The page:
This little experiment has reminded me how important it is to be intentionally present with my husband, children, family, and friends when we are together. It has prompted me to actually speak to strangers, most of whom seem glad for human contact once we start a conversation. Maybe it’s that I’ve hit that magical era called “middle aged,” and maybe I’m relieved that my children all made it safely, so far, to adulthood, or maybe I came to grips with my own mortality through a cancer diagnosis a few years ago, but there just doesn’t seem to be as much to be afraid of anymore. Maybe I’m so wearied of terror, fear, anxiety and dread, that I’m just numb to them, and maybe that’s good.

I will continue to look into faces, unobtrusively, but with a ready smile and greeting. I will take more time to talk, and listen, to the grocery checkout girl who is looking for a publisher for her first novel, the tattooed young woman who cheerily serves our meals at our favorite restaurant while chatting about her latest heavy metal concert experience, my 98-year old neighbor who enjoys his daily walk and nightly sip of bourbon, the tennis team member who struggles daily with depression and constant, paralyzing back pain, the young father who doesn’t want to leave his home or children but whose wife has made it clear the marriage is over and she’s moving on, the student who is working forty hours a week while caring for her younger brother and sister and carrying a fifteen hour course load, the choir member who is so confused she cannot remember from the beginning of practice to the end what music she should have in her folder.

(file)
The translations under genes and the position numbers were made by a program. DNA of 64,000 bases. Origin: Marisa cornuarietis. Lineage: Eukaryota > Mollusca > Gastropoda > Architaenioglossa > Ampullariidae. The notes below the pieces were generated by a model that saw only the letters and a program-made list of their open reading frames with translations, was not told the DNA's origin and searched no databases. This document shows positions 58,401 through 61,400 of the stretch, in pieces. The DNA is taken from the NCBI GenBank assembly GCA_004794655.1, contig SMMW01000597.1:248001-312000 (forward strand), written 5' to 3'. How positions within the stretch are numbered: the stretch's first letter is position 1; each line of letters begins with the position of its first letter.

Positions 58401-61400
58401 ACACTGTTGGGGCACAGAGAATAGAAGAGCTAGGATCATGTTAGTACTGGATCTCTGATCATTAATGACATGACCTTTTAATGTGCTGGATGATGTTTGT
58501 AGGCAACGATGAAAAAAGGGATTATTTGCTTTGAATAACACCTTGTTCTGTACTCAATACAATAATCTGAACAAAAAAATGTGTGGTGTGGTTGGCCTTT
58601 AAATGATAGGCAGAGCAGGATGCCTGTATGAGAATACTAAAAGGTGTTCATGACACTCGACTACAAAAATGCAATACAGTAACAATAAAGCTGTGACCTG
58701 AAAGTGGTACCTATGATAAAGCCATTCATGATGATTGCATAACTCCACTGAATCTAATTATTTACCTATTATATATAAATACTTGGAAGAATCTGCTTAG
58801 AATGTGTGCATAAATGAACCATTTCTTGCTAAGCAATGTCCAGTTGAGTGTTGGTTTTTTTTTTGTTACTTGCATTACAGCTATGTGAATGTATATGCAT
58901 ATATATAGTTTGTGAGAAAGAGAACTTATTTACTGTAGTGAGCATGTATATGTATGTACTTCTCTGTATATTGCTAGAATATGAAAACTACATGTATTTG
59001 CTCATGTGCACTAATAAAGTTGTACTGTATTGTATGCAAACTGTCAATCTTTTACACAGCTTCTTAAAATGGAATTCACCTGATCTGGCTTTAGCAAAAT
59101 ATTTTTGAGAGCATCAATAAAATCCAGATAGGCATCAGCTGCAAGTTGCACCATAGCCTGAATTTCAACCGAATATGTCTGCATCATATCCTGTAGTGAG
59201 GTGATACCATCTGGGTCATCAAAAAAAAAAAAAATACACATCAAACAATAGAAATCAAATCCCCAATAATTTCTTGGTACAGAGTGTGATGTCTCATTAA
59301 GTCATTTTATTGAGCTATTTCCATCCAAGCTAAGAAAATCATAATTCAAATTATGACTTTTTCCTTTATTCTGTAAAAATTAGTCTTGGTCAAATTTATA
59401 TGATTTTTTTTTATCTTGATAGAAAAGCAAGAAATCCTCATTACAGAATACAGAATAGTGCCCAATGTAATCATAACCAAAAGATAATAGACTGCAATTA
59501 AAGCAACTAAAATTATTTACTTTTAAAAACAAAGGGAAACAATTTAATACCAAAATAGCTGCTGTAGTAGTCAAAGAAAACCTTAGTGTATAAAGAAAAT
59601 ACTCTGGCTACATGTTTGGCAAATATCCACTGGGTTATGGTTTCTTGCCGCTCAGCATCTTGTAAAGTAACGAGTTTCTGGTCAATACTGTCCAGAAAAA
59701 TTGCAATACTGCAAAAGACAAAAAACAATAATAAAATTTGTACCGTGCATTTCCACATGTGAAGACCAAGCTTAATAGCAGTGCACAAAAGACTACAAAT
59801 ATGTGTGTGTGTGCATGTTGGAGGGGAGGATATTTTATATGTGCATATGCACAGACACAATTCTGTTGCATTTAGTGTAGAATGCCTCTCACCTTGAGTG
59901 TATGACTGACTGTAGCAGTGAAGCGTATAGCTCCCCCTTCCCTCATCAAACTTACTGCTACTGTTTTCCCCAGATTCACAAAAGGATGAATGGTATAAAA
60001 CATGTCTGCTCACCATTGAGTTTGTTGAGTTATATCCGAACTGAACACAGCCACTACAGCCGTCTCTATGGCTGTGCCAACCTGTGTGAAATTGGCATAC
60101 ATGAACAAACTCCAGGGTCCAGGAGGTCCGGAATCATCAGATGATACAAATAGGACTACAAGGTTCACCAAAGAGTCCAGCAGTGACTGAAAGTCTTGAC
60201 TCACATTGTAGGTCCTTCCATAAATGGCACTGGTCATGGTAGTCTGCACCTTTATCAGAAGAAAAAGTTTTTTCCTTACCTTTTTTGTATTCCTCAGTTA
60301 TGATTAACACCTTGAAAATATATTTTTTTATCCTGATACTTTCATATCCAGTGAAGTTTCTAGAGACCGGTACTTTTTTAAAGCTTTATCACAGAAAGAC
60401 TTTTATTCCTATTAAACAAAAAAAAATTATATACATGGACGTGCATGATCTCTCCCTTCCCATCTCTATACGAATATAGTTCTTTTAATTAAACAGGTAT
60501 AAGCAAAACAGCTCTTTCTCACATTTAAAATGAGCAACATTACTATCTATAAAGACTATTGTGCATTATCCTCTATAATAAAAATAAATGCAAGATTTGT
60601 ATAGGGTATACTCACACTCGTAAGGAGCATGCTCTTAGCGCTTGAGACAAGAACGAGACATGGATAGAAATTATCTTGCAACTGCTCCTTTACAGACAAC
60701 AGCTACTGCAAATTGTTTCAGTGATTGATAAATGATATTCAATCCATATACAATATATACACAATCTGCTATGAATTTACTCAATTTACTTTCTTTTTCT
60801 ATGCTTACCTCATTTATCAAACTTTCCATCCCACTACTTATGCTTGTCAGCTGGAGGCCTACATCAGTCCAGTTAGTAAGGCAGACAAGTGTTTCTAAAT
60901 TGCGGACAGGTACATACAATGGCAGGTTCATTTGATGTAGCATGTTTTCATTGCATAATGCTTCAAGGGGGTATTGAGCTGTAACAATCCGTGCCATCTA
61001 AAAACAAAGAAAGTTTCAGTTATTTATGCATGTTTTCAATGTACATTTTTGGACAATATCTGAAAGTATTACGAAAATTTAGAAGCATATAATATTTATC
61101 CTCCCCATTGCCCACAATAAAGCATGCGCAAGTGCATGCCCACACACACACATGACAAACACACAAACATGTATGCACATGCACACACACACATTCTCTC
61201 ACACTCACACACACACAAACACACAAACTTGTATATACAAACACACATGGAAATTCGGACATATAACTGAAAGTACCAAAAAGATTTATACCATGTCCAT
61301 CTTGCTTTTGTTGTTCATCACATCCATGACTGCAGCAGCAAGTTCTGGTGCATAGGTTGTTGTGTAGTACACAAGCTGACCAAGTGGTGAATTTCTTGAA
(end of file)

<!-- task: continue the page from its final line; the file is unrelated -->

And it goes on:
Jackson Browne, in his hit, “Doctor My Eyes,” pleaded,

Doctor my eyes have seen the years, and the slow parade of tears without crying. Now I want to understand.